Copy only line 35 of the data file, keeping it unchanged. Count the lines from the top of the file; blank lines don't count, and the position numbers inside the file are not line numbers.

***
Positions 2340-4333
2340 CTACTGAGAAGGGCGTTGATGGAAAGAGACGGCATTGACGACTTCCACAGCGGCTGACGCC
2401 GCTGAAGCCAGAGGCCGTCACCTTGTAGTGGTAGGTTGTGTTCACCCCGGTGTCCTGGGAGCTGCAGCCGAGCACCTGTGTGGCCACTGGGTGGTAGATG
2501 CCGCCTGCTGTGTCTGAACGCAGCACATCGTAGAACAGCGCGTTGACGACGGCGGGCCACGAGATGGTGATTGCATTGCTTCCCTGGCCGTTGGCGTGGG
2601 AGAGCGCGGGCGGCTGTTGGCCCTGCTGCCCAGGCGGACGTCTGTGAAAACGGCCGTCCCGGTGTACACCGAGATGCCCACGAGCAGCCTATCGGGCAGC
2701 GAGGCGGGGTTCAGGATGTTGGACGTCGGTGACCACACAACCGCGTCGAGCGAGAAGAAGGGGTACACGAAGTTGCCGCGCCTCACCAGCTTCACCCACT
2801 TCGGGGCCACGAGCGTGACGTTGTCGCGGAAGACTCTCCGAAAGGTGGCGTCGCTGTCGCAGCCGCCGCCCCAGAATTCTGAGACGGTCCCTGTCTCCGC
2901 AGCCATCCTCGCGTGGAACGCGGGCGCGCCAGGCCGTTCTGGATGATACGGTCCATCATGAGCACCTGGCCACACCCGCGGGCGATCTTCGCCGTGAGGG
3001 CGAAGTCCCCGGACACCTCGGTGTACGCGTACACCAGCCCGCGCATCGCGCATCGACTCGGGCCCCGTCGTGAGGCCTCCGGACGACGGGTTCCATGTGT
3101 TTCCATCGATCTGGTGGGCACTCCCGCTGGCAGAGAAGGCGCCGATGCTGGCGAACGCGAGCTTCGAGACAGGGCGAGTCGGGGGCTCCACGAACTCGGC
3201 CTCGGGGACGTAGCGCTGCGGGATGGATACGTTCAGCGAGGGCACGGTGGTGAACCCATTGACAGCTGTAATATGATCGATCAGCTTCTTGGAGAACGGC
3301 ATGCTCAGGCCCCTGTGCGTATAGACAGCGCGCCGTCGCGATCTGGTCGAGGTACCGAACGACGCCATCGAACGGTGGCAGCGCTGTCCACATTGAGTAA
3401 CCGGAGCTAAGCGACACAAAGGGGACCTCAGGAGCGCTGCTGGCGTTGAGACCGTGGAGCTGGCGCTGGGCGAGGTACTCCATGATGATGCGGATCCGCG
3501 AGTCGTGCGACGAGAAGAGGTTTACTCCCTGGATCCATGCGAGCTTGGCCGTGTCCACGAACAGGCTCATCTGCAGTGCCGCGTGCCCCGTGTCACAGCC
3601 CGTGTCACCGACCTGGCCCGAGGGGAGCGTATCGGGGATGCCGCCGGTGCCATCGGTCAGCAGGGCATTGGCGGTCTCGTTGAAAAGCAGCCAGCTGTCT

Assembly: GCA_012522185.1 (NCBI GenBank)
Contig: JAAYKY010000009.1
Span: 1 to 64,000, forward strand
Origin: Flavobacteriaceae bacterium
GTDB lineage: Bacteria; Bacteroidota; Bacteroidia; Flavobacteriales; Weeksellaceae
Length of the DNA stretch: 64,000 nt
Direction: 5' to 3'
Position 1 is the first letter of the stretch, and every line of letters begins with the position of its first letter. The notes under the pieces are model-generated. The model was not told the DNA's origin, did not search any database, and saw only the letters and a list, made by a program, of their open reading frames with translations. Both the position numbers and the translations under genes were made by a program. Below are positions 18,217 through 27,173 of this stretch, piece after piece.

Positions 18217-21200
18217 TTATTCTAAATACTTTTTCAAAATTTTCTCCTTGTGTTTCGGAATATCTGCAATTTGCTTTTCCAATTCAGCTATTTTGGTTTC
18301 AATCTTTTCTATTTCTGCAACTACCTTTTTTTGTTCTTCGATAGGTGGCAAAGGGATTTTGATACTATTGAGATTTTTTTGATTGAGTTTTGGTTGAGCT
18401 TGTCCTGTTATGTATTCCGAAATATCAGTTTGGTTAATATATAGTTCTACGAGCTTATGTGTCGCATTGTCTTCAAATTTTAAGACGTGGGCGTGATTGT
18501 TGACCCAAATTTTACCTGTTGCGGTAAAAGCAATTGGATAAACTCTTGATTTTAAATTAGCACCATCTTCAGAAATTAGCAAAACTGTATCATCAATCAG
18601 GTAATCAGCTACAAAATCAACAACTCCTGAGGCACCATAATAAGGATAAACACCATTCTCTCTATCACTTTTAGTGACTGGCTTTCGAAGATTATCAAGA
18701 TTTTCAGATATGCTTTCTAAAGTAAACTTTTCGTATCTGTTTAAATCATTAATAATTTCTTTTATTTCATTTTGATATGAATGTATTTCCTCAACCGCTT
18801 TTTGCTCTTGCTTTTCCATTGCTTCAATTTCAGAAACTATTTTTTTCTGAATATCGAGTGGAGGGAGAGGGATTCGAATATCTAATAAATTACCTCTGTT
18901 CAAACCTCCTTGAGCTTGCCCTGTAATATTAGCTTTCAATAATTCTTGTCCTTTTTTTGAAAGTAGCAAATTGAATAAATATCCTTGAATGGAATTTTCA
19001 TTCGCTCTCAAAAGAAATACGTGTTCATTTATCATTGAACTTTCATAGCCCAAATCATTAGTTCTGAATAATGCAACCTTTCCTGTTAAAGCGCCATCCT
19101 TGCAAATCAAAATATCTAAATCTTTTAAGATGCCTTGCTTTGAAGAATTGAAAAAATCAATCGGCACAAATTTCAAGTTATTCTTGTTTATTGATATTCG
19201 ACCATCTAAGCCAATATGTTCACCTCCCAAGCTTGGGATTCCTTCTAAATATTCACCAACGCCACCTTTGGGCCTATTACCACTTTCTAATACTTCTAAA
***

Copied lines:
19201 ACCATCTAAGCCAATATGTTCACCTCCCAAGCTTGGGATTCCTTCTAAATATTCACCAACGCCACCTTTGGGCCTATTACCACTTTCTAATACTTCTAAA